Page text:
Monday, July 22, 2013

Magazine Launch (short story) 2/7 by Leanne Dyck

Here's installment one of my serialized short story 'Magazine Launch'.

And here's installment two...

Magazine Launch (continued)

The inn was just as I’d pictured it—hidden away on a quiet street. The gold handled door was flanked on both sides by fragrant rose bushes. The interior was a blend of burgundy and gold. I flowed past an oval table that was covered by a white lace tablecloth and held a vase of pink teacup roses.

The well-groomed man behind the counter smiled at us. “Good evening,” he said. “Welcome to the Rosewood Inn. How may I be of service?”

I stepped behind Byron; Byron stepped behind me. Our waltz ended with me in front.

“Good evening.” I flipped open the folder and the contents fell to the floor. I squatted down to collect the pages. “Somewhere in all this mess is a…a…” I giggled nervously.

Byron found the reservation, handed it to me and took the folder.

I looked up. The man was leaning on the counter and peering down at me. He was trying to hide a grin—but not doing a very good job.

I stood up; the man leaned away from the counter and went to his computer. After clicking a few keys, he led us to our room. It was so beautiful—delicate print wallpaper, wainscoting, French doors opening to a small balcony, King sized bed draped by a duvet that matched the wallpaper. I wanted to live there forever.

About writing creative non-fiction...

'My memoir, of course, is based on things that actually happened. Admittedly, the facts have been shaped and edited. I am telling a story, and wish to make it entertaining. This involves selecting pertinent details, deciding what to include and what to leave out. It involves manipulating the material and, yes, sometimes distorting it.' ('To Tell the Truth' by Martin Hunter, an article published in the Quill and Quire.)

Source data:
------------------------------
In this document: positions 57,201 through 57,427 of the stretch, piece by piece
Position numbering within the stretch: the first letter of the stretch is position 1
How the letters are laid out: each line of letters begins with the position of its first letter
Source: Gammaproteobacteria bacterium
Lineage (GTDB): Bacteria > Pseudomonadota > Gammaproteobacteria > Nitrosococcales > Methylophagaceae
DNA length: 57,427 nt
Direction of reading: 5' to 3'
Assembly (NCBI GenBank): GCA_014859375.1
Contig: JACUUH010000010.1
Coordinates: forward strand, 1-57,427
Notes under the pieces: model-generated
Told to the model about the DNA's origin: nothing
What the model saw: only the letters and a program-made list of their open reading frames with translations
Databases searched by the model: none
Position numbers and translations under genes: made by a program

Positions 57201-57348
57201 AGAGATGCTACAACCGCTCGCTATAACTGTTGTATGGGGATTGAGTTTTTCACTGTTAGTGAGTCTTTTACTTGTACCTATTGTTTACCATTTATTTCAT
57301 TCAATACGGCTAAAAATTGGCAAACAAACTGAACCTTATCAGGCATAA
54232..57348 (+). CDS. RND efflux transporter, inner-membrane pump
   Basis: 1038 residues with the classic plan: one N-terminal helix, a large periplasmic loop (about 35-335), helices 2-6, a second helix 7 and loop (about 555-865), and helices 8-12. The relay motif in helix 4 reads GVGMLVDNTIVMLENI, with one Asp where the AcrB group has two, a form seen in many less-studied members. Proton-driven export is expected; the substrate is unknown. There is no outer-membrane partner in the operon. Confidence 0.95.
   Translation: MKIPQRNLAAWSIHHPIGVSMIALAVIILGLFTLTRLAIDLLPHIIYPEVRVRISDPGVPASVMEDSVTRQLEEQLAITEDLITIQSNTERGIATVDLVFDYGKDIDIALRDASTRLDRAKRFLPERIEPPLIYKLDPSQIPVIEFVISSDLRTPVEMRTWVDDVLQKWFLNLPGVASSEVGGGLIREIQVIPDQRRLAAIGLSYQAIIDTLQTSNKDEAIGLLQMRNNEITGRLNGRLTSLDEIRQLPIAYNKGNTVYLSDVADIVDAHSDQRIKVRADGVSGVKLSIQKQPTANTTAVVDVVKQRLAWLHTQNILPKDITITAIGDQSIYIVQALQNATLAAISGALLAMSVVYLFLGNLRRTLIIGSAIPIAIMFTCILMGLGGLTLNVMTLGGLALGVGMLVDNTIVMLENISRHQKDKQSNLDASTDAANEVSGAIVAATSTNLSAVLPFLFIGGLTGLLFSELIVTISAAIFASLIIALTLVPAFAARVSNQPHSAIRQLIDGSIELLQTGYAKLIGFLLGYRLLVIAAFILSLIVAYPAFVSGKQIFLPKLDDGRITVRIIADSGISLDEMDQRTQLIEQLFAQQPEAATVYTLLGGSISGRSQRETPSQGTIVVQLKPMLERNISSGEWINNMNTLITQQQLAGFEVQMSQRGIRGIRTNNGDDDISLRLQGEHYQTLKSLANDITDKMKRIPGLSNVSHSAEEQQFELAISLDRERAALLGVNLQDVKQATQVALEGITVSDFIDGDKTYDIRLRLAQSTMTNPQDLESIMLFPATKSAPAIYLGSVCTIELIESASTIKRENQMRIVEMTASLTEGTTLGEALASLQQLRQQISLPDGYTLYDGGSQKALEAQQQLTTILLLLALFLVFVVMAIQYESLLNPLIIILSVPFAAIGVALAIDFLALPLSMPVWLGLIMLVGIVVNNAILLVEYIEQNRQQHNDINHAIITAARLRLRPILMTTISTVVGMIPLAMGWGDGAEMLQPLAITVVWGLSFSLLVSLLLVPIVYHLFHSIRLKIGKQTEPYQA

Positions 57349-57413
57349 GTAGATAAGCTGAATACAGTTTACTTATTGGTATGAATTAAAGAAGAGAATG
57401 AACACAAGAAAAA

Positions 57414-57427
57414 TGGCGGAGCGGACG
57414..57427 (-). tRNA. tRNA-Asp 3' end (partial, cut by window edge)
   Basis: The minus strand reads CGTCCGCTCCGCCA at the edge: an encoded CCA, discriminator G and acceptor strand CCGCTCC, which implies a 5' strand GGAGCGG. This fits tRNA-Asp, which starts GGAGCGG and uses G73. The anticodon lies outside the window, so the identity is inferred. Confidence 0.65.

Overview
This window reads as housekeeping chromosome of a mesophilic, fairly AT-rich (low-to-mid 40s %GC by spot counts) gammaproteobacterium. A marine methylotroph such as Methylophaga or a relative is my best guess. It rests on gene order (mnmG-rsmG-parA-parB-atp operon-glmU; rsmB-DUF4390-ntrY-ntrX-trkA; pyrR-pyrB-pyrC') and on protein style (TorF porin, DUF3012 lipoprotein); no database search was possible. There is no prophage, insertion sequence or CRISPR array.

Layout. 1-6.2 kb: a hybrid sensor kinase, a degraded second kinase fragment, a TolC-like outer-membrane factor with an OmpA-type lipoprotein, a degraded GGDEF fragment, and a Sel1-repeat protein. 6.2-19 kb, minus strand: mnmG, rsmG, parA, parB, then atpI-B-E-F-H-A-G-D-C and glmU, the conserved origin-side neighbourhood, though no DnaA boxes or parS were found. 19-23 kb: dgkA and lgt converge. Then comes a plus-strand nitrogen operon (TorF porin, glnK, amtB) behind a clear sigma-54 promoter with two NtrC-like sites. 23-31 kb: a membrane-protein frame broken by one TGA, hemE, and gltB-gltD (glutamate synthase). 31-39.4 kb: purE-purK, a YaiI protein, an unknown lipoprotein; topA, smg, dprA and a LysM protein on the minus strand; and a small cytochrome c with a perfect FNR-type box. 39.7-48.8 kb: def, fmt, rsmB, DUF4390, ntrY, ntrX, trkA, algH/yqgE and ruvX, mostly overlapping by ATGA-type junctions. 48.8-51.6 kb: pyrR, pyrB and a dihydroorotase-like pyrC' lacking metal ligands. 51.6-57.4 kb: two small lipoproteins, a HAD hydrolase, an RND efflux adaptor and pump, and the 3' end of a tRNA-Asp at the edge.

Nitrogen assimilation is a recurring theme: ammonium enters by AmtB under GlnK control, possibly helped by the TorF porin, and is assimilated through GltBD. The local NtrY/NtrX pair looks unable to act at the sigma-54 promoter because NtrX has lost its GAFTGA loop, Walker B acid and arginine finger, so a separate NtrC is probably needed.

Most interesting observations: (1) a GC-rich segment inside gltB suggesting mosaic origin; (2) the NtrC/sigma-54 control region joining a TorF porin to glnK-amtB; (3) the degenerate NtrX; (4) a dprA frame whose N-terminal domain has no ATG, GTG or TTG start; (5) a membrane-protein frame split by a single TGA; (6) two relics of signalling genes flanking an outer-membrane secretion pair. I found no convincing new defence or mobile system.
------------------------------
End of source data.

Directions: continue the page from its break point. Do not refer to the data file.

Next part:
'Toronto novelist and essayist Stacey May Fowles...[explains that] the personal essay allows the writer room to interpret the facts through their own lens, insert feelings, and find meaning....Iain Reid, author of the family memoirs One Bird's Choice and The Truth About Luck (both published by House of Anansi Press), believes the distinction between fiction and non-fiction isn't as relevant anymore. "What matters is having a story," he says.' ('Truth Be Told' by Kelli Korducki, an article published in the Quill and Quire)

Look, look, what I built...

It's part of a larger project that my husband and I are working on together. Here's a sneak peek at that...

My husband says that it looks like a bomb went off in our front yard. All I can see is the progress we've made and the potential the yard has. We've worked very hard. And it's true we have a long way to go. But how do you overcome a challenge? One stop at a time.